When there are supportive references to the text they either appear as a photo or in the text. Many of these are 'spot on' and support the author 100%. It is that fact which makes the vast majority of the books conclusions suspect when they have no sculptural, archaeological, written or other reference.

In the often heated argument about the color of the Roman Soldier's battle uniform there is, thankfully, one text reference. But there are entire thesis out there in contradiction and while I agree with the author here, he has done little more than advance his unsupported opinion to advance our cause.

The same may be said for shield patterns. He has advanced full shield descriptions for all the legions in the book but spends almost no time explaining why his conclusions are so vastly different from the mainstream. Oh, I admit I have only 2 bookshelves on the Romans and their army, but almost 100% of them are contradicted by this book insofar as shields go.

Heretofore there were 1 or 2 shield patterns which were acknowledged as being identified with a particular legion. This book shows us ALL of those and states them to be definitive. I wish that more than a couple of them had photo or text support. I want to believe the author but he has not given me the tools to carry his arguments forth in discussions with others.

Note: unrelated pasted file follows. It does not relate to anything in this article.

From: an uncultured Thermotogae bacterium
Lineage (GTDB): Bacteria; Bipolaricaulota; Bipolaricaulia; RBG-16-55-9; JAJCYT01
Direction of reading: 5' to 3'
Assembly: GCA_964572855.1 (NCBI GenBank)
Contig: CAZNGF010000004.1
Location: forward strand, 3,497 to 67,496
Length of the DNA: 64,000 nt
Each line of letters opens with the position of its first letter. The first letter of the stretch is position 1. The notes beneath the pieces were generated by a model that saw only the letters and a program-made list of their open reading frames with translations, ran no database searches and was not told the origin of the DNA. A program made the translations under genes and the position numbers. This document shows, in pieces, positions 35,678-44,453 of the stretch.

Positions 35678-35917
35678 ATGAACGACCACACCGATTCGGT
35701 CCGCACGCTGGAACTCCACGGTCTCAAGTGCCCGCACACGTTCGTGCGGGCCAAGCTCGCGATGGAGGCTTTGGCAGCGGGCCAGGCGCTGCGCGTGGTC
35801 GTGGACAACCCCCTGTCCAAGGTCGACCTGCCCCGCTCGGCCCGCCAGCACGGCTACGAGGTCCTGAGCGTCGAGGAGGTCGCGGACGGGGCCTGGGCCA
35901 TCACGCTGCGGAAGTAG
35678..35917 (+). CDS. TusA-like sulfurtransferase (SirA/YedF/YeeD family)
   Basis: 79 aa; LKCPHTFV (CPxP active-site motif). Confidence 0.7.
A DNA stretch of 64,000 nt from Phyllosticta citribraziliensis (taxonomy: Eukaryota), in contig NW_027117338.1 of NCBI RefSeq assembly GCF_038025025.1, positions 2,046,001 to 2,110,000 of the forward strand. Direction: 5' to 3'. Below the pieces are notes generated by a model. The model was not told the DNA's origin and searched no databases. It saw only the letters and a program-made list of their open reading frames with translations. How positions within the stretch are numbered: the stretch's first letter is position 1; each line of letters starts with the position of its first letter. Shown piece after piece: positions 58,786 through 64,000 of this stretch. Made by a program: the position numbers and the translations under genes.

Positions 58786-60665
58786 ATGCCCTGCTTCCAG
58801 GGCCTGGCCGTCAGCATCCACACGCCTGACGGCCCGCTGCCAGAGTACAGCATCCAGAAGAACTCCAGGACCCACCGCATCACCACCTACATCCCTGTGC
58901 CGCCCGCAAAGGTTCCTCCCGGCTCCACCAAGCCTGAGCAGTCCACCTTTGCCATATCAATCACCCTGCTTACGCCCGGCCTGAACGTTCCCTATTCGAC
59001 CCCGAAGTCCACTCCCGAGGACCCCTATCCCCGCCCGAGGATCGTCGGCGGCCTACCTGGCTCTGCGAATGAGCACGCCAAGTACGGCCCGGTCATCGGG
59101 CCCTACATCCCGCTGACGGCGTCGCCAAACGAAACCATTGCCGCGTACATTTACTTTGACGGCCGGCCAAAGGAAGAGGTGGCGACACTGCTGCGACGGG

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on August 19, 2011
This is an essential for anyone who reads a lot of Roman history.
You need the grand, sometime questionable, pronouncements of the contemporary historians of the period.
You need the essential big-idea interpreters such as Goldsworthy and Heather.
And you need this. Because even if you're not a military historian (or maybe especially if you're not), this will answer questions. I'm sure some will criticize him for listing everything so easily and logically that you can go to just what you're looking for an find what you need. Not me. Puts a smile on my face. It's also a very good read. I'm always suspicious -- and shouldn't I be? -- of the historians who meticulously avoid the drama which probably brought them to the subject. Substance without soul isn't an improvement I'd recognize. And luckily, that's not what I got when I bought the book.
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on March 22, 2011
Excellent book with detailed information about all the legions of Rome. When they were founded, when they disappeared, what were their accomplishments and much, much more.

It reads very easily, as all the books of Collins do.

A must have for everybody seriously interested in the Roman army.

I have only one criticism: I can't be thrilled by the legions emblems on the shields. What is published in the book is definitely fantasy. I wouldn't mind it too much if the shield were published in black-and-white only, but exactly the same shields are printed in full color as well. That may create the impression those fantasy shields were real.